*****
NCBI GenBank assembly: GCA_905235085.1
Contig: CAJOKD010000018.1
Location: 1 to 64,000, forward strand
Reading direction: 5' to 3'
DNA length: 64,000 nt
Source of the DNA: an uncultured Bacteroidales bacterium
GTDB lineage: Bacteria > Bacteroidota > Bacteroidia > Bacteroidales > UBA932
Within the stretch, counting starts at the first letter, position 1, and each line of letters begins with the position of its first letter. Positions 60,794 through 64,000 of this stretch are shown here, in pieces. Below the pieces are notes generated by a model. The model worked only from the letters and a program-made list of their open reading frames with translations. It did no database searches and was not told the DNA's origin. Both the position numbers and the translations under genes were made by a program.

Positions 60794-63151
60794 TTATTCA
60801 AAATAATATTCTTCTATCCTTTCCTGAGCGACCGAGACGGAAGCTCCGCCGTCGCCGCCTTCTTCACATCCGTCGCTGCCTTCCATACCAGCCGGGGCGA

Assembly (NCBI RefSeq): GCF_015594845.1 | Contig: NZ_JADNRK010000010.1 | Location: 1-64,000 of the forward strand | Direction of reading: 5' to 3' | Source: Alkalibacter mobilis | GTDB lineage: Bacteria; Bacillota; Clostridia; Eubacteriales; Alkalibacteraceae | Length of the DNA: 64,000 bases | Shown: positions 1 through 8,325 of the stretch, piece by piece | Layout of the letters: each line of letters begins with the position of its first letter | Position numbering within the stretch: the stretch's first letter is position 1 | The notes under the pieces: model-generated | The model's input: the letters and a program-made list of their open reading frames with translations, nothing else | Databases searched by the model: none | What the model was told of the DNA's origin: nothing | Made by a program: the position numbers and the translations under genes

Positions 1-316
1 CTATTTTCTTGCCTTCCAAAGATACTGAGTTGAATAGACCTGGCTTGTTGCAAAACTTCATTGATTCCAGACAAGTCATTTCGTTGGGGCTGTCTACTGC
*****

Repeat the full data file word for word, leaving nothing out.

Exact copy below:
NCBI GenBank assembly: GCA_905235085.1
Contig: CAJOKD010000018.1
Location: 1 to 64,000, forward strand
Reading direction: 5' to 3'
DNA length: 64,000 nt
Source of the DNA: an uncultured Bacteroidales bacterium
GTDB lineage: Bacteria > Bacteroidota > Bacteroidia > Bacteroidales > UBA932
Within the stretch, counting starts at the first letter, position 1, and each line of letters begins with the position of its first letter. Positions 60,794 through 64,000 of this stretch are shown here, in pieces. Below the pieces are notes generated by a model. The model worked only from the letters and a program-made list of their open reading frames with translations. It did no database searches and was not told the DNA's origin. Both the position numbers and the translations under genes were made by a program.

Positions 60794-63151
60794 TTATTCA
60801 AAATAATATTCTTCTATCCTTTCCTGAGCGACCGAGACGGAAGCTCCGCCGTCGCCGCCTTCTTCACATCCGTCGCTGCCTTCCATACCAGCCGGGGCGA

Assembly (NCBI RefSeq): GCF_015594845.1 | Contig: NZ_JADNRK010000010.1 | Location: 1-64,000 of the forward strand | Direction of reading: 5' to 3' | Source: Alkalibacter mobilis | GTDB lineage: Bacteria; Bacillota; Clostridia; Eubacteriales; Alkalibacteraceae | Length of the DNA: 64,000 bases | Shown: positions 1 through 8,325 of the stretch, piece by piece | Layout of the letters: each line of letters begins with the position of its first letter | Position numbering within the stretch: the stretch's first letter is position 1 | The notes under the pieces: model-generated | The model's input: the letters and a program-made list of their open reading frames with translations, nothing else | Databases searched by the model: none | What the model was told of the DNA's origin: nothing | Made by a program: the position numbers and the translations under genes

Positions 1-316
1 CTATTTTCTTGCCTTCCAAAGATACTGAGTTGAATAGACCTGGCTTGTTGCAAAACTTCATTGATTCCAGACAAGTCATTTCGTTGGGGCTGTCTACTGC